Associate yourself with men of good quality if you esteem your own reputation. It is better be alone than in bad company.
I was getting pretty close to starting my fish business; I was concluding some final negotiations to secure the capital I needed to implement the business plan strategy (I needed $500,000). As you get involved in this entrepreneurship arena, you’ll quickly discover that there is a lot of parallel processing going on. You will need to juggle several activities concurrently in order to pull this business launch off successfully. My situation was that I knew I was going to need a general manager (GM) about the same day I broke ground on the fish production building. So, about three months before I thought I needed my GM, I initiated a concerted effort to find a competent GM, who would be my first paid employee. I spread the word through my contact list and a national online site for aquaculture. I also received a call from Dr. Tom Fields, a colleague at a private fish farm near Saratoga Springs, New York, with whom we (Cornell University) had done business with over the years.
Authors, educators and successful entrepreneurs wrote this textbook with the primary goal of maximising your chance of entrepreneurial success. It is designed to encourage those wanting to start a business and those who have already begun. It includes guidance, instruction and practical lessons for the prospective entrepreneur. The book focuses on early stage financing of a start-up company, beginning with an emphasis on constructing an effective business plan, including writing techniques to help convey your message, and preparing solid financial statements. This 'why' and 'how' of writing a business plan is followed by recommendations on raising outside capital. Important topics include developing your marketing strategy, recruiting and managing creatives and managers, and retaining effective employees. Legal structures, negotiation strategies, and economic evaluation of opportunities are also discussed. The book concludes with a chapter on project management. It includes many engineering economy topics, sufficient for those taking the FE exam.
People are definitely a company’s greatest asset. It doesn’t make any difference whether the product is cars or cosmetics. A company is only as good as the people it keeps.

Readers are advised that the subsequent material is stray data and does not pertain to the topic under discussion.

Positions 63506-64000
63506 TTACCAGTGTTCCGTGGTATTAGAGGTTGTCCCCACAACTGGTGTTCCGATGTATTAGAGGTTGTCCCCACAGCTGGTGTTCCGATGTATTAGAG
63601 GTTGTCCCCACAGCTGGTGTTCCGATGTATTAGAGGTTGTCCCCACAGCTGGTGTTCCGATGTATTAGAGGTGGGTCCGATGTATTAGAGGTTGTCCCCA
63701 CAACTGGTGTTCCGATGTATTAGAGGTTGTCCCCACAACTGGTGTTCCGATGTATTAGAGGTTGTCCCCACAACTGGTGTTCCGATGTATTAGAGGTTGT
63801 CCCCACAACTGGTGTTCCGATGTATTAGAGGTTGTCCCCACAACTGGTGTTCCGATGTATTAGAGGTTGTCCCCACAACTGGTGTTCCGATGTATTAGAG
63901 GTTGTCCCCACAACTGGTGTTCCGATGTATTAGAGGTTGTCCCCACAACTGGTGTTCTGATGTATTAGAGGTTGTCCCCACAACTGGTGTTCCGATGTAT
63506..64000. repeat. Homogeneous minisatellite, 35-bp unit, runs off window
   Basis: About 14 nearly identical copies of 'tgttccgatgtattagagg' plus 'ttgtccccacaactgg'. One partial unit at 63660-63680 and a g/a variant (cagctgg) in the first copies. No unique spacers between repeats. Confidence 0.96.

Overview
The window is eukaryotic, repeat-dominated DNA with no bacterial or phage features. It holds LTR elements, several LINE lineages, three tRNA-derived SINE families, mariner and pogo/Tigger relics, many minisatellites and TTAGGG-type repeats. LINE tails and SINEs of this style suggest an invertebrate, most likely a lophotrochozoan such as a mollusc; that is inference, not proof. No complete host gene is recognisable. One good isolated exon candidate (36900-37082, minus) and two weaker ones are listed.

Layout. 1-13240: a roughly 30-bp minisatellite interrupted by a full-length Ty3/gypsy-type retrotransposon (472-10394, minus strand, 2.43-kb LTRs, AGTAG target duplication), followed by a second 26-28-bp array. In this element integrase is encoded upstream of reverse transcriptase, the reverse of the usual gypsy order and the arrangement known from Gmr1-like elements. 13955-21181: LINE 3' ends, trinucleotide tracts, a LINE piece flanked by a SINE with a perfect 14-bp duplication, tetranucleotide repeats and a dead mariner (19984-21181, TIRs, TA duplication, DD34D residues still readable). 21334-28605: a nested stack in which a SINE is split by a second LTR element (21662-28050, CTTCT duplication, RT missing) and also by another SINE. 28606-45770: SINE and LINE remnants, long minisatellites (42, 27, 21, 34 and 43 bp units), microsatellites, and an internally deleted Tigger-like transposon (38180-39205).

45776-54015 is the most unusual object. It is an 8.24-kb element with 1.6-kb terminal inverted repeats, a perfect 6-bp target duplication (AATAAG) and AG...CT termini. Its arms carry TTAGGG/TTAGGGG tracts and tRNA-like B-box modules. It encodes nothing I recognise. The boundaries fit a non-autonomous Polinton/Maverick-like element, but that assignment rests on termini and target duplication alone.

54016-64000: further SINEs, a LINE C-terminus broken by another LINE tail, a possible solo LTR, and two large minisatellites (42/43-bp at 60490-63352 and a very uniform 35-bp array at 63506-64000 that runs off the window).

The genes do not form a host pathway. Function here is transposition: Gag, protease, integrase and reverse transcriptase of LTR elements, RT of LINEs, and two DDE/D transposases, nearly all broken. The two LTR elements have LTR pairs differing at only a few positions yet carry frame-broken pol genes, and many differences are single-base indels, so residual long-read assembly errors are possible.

Mary Kay Ash (1915–2001; U.S. Business Executive)
You’re making great progress. You’ve got a board, you are about to hire two key employees, and you are just about ready to start executing your company business strategy. But, you need a company structure to embody these attributes. In fact, you can’t even open a bank account without an Employer’s Identification Number (EIN). This is no simple decision. In particular, your board (typically made up of “older” types) will probably steer you in the direction of a conventional commercial corporation, aka C-Corp. Why, because they are familiar with it. People just about always think what they are familiar with is best, else why would they have been doing it all these years? I believe that a limited liability corporation (LLC) is probably your best bet at this point of your company history for a variety of reasons we discuss in this chapter. I’m not a lawyer, and this is where you should seek legal advice once you think you know what you want to do. In fact, never go to a lawyer and ask them an open-ended question such as “What should I do?” They will just about always guide you in the most conservative direction legally, and this may not be best for your company.
Types of Ownership Structures
Before you can decide on an ownership structure for your business, you should learn a little bit about how each structure works. As a good reference on deciding which ownership structure is most suitable for your business, read “Choosing the Best Ownership Structure for Your Business” (go to www.nolo.com/lawcenter).